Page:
Cachet attached to ‘vacant possession’

4:11 PM Friday April 6, 2018 Bayleys

Vacant possession means the seller guarantees the property will be fit to be occupied at a given time. Photo / Supplied

Commercial property buyers are increasingly pursuing industrial unit properties that have vacant possession or short-term lease expiry profiles, says Bayleys' national director industrial and logistics Scott Campbell.

“The turn to vacant possession comes as opportunities to acquire well-located prime assets with long weighted average lease terms with strong covenants are starting to shrink on the back of unprecedented demand within the industrial property market,” Campbell says.

“As an asset class, industrial property is dominating the investment landscape, accounting for around half of the $6 billion of commercial property transactions last year.”

While the term “vacant possession” seems relatively straightforward when talking about properties, it is actually a legal concept. It refers to a legal obligation which requires the selling party to guarantee that the property is fit to be occupied at that time or any other point of time.

Basically, selling a property with “vacant possession” means that the new owners can move in straight away or gain access to the property without having to wait for people to move out of the property.

Campbell says vacant possession units can represent great value and, for many, are an obvious first step in their entry to the commercial investment sector or the next step in expanding their current portfolio.

“They are seen as an entry-level asset class and, compared to other types of property, tend to attract a wider pool of buyer groups — from small investors and developers to family trusts and institutions,” he says.

Owner-occupiers represent the biggest buyer group by far. Typically, they prefer vacant possession because of the power it gives them over the future of their businesses.

For many small businesses, the psychological advantage of owning property in a rising market cannot be understated. Ownership frees them from the stress of lease renewals and rent reviews - real pressure points when inflation rises.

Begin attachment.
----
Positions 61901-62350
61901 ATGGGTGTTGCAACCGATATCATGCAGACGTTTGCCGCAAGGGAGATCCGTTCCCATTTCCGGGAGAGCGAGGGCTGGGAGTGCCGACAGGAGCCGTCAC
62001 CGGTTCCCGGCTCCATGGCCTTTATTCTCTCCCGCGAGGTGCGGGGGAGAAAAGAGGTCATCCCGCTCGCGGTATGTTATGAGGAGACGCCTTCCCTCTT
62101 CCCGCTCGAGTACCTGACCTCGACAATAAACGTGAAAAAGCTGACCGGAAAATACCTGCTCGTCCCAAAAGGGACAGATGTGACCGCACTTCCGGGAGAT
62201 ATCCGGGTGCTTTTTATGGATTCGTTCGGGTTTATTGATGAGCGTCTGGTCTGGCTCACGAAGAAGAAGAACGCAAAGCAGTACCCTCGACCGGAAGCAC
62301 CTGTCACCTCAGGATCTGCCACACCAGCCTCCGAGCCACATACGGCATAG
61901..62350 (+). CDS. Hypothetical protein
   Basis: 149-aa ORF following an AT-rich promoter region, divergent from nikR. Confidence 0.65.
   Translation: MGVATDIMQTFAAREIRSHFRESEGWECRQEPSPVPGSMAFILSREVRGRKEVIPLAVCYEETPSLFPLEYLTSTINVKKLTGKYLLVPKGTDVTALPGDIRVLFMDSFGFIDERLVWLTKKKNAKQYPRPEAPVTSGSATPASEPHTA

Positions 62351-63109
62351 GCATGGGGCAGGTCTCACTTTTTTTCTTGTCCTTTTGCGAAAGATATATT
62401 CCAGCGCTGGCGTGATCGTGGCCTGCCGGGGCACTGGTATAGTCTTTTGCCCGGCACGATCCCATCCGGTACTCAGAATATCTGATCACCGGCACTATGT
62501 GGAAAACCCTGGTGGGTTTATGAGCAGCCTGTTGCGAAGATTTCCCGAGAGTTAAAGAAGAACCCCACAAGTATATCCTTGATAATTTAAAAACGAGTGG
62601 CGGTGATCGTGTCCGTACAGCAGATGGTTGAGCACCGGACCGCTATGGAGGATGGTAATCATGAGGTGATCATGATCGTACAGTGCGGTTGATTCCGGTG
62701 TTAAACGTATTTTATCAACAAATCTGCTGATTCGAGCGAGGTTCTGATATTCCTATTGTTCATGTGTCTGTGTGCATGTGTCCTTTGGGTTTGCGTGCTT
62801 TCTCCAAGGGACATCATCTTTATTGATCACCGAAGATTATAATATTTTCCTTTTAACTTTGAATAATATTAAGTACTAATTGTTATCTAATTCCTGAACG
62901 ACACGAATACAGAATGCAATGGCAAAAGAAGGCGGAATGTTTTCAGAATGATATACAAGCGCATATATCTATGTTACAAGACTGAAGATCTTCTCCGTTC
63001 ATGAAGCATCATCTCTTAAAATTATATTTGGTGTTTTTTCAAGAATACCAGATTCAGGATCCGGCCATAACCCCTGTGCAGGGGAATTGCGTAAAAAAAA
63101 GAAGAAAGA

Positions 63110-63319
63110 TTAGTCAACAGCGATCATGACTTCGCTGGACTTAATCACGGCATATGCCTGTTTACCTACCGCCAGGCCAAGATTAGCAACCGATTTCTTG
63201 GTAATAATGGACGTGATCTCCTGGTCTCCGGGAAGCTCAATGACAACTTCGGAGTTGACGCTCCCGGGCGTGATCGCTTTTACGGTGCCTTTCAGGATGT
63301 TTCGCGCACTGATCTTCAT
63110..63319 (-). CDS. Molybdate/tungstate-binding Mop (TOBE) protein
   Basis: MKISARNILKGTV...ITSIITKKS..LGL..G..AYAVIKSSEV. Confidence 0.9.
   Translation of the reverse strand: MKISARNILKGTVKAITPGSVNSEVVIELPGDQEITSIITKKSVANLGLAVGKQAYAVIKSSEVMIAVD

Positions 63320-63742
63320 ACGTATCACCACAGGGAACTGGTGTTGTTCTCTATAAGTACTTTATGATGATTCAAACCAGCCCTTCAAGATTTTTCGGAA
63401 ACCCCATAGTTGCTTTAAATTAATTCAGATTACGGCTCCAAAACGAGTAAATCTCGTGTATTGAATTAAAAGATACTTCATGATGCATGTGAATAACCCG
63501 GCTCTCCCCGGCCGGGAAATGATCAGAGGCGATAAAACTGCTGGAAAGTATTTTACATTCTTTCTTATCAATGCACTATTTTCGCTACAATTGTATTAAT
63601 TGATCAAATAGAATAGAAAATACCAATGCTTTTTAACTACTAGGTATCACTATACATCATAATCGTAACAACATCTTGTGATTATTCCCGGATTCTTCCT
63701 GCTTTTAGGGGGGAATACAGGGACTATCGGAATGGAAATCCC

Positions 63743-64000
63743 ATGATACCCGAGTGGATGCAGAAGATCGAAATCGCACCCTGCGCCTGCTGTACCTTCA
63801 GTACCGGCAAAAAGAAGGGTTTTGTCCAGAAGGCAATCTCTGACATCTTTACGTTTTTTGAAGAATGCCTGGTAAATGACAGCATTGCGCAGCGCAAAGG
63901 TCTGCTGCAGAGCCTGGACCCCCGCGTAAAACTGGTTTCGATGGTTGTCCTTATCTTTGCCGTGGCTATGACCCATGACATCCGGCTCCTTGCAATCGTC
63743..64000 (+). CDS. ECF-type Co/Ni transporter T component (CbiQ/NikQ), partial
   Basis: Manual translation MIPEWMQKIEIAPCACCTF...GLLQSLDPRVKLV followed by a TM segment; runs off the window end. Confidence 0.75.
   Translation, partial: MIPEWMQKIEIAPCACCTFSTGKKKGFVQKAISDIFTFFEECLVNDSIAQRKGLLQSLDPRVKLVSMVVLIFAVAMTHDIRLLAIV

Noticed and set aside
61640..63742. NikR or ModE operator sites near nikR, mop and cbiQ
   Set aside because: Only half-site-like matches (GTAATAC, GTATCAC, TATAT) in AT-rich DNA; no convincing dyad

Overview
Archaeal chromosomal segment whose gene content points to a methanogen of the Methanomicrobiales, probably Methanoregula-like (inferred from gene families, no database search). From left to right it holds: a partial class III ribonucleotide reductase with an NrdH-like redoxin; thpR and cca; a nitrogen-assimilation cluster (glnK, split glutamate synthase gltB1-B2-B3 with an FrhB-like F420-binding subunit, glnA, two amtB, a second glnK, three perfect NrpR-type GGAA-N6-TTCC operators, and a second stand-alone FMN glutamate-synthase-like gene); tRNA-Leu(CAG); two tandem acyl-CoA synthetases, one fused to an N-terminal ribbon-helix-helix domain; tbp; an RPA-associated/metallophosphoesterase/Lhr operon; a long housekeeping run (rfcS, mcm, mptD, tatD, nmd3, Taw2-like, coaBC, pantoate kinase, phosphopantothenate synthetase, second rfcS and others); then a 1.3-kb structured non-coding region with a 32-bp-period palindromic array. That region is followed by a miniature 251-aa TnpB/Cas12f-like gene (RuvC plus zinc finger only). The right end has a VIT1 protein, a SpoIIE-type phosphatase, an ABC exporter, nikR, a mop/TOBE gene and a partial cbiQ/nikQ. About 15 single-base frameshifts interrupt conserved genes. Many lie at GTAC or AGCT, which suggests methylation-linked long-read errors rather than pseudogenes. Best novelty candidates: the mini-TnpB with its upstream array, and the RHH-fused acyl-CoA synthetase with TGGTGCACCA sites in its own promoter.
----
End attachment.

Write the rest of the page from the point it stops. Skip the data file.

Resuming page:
For investors, vacant possession units make sense in current market conditions, with tenant demand for well-located industrial space high and interest rates relatively low.

There are other advantages too. Because buyers aren’t inheriting someone else’s tenant and lease agreements, they can, from the outset, set terms that work best for them.

Campbell says the asset class is not without its challenges, though. With no tenant in place guaranteeing income, most lenders will require purchasers to have 60 per cent equity and insist on a higher level of due diligence.

“Ironically, the fact that bank funding for vacant possession units can be harder to obtain than for other asset classes, is one of the reasons they are at a more affordable price point. That’s a huge advantage for those who do have the equity available,” he says.

Most vacant possession industrial units coming to the market include a small office component and are between 200sq m and 1500sq m in size, but can range up to 5000sq m for significant industrial and distribution centres. Market activity is highest in established inner-city industrial precincts with good access to major transport routes and a wide range of facilities.

In Auckland, the introduction of the Unitary Plan has changed the fortunes of many small industrial fringe areas in inner city suburbs. The rezoning to Mixed Use has allowed owners the option to redevelop into higher worth properties. This has pushed demand for industrial units further south, north and north-west. The rezoning to Mixed Use could also help buyers reduce their overheads by turning part of a Mixed Use-zoned vacant unit into accommodation.

“Location – and by extension access to facilities and transport infrastructure – is a key determining factor in price,” Campbell says.

“The only challenge is shortage of stock. Buyers need to be market-ready with a knowledge of current market values. They must be able to identify any issues during the due diligence process so they can move quickly when an opportunity arises.”

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Scott Campbell, Bayleys